At the Waste Management Phoenix Open, attendance is up to 500,000, and the buzz created around the “loudest hole in golf” attracts 15,000 to the raucous stadium seating at the 16th green. Becher likens the fans to Duke basketball’s face-painted Cameron Crazies. It’s gotten so un-golf like at No. 16 that last month when Ryan “Cowboy” Palmer got to the green, he greeted roaring spectators by tossing out balls wrapped in $10 bills that said “Have a beer on me.”
“Phoenix started a trend by creating a party within the tournament — not unlike tailgating at a football game,” said Matt Ginella, lifestyle reporter at the Golf Channel. “Donald and Ivanka Trump want to bring a party to Doral. They want people to get their money’s worth.
“There are golf purists who will have a problem with noise and backward caps and cargo shorts but they are becoming the silent majority. The game ignored the people who paid to watch or paid to play for too long.”
Buchholz said even his friend and golfing partner Jack Nicklaus has welcomed change and revamped his Muirfield tournament and clubhouse.
The PGA also must adjust to the decline of Tiger Woods, a fan magnet for nearly two decades. Woods’ ailing back and game have caused him to withdraw from tournaments, and he didn’t even qualify for Doral. A reverse “Tiger Effect” is pushing events to be more creative in their offerings, particularly with food and pop/rock/country music concerts.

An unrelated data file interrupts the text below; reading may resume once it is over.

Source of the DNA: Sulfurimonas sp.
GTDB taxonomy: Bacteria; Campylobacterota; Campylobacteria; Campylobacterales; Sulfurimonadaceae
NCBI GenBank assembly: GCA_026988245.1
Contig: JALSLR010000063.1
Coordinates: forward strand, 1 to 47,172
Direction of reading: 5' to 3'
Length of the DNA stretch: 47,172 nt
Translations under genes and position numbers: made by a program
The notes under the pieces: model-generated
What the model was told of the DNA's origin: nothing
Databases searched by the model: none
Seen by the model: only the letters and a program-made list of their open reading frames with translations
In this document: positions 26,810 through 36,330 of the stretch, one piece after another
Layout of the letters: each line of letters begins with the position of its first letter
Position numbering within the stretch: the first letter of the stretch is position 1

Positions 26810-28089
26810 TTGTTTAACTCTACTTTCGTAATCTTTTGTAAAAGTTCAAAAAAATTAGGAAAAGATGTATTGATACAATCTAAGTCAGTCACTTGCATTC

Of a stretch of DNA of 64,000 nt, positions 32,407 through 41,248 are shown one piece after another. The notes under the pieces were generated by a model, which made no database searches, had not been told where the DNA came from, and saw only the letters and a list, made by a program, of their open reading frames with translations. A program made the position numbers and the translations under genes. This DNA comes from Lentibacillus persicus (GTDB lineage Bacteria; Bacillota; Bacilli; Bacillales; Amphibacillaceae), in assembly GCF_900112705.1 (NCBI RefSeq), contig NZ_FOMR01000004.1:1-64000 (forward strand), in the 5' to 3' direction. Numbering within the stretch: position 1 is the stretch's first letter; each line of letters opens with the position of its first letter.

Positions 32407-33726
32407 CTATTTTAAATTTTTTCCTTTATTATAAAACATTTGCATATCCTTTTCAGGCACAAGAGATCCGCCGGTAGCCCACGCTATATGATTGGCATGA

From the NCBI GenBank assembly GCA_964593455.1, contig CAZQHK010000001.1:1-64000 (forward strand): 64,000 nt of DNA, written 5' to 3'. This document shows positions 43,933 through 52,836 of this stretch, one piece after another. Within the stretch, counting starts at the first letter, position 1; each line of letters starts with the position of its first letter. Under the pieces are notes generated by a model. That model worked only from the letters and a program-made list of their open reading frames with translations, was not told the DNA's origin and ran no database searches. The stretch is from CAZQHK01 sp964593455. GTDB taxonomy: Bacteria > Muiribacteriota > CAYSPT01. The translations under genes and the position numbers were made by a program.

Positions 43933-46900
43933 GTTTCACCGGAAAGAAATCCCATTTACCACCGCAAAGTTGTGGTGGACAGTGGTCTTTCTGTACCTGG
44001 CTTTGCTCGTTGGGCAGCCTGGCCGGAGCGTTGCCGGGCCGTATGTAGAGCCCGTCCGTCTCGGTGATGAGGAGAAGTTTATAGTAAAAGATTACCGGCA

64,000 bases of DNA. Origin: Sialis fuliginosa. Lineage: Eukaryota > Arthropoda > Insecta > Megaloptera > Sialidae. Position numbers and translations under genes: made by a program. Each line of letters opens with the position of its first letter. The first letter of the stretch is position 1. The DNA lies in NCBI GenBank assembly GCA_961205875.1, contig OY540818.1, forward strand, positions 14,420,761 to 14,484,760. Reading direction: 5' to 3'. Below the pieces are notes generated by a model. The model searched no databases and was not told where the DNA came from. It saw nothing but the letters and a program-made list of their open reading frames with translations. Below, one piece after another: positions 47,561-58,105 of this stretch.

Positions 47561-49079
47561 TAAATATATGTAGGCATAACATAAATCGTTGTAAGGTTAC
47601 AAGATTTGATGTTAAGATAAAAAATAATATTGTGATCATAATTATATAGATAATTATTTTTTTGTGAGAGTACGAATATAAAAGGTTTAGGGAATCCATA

“Golf is adapting to life beyond Tiger just like the NBA had to adjust to life after Michael Jordan,” Becher said.
Just as tournament golf is making a transition to embrace the fan, recreational golf is making a transition to embrace the player. The closure of a dozen courses in South Florida reflects what’s happening nationwide as the game has gained a reputation for being too expensive, too difficult and too time-consuming and has failed to enlish younger generations.
“I’ve seen it grow and I’ve seen it go,” said Charlie DeLucca Jr., who manages the city of Miami’s Melreese course. “We’re down to about 24 courses in Miami-Dade. For too long, golf was only for stuffy, rich, white men.”
But DeLucca sees Doral’s growing popularity and come-one, come-all vibe as a boon for the game. He and his son Charlie DeLucca III of First Tee Miami will be taking 1,000 inner-city kids to Doral to introduce them to golf. His phone is ringing off the hook with ticket requests.
“Trump has remade Doral into a breathtaking showcase, and it will be like an open house for the sport this week,” DeLucca said. “You smell the hamburgers, see the Cadillacs under the palm trees and watch some amazing golfers hitting amazing golf shots and you decide, ‘Golf is on its way back up, and I’m going to go out and play.’”
WGC-Cadillac Championship: Highlights of events at Trump National Doral
Tuesday, 11 a.m., Red Course: adidas BOOST mini challenge pitting PGA pros vs. pro soccer, basketball, football and track and field athletes, including Dolphins quarterback Ryan Tannehill
Tuesday, 6 p.m., Royal Palm Pool: Cadillac Nights Opening Drive red carpet with PGA players, the Trump family and DJ Irie for invited guests only.
Thursday, 4-6 p.m., Doral resort: Trump Model Search
Thursday, 8-10 p.m., Doral resort, Fashion Experience show hosted by Ivanka Trump with designs by Dolce and Gabbana
Saturday, 6 p.m., White Course 18th hole: Carlos Santana concert with guests Los Amigos Invisibles and La Gente Zona
On the course, throughout the tournament (ticketing required for some venues):
Cadillac Experience Double Decker, between 1st and 18th greens, featuring interactive stations with a hole-in-one competition, swing and putting analysis and ball fitting; Escalade Lounge, 16th hole; Grey Goose Lounge, 19th hole; Premium cabanas, 16th hole; LAN and TAM International Club with views of 18th and 9th greens; Moet and Chandon Champagne Lounge in the fan village.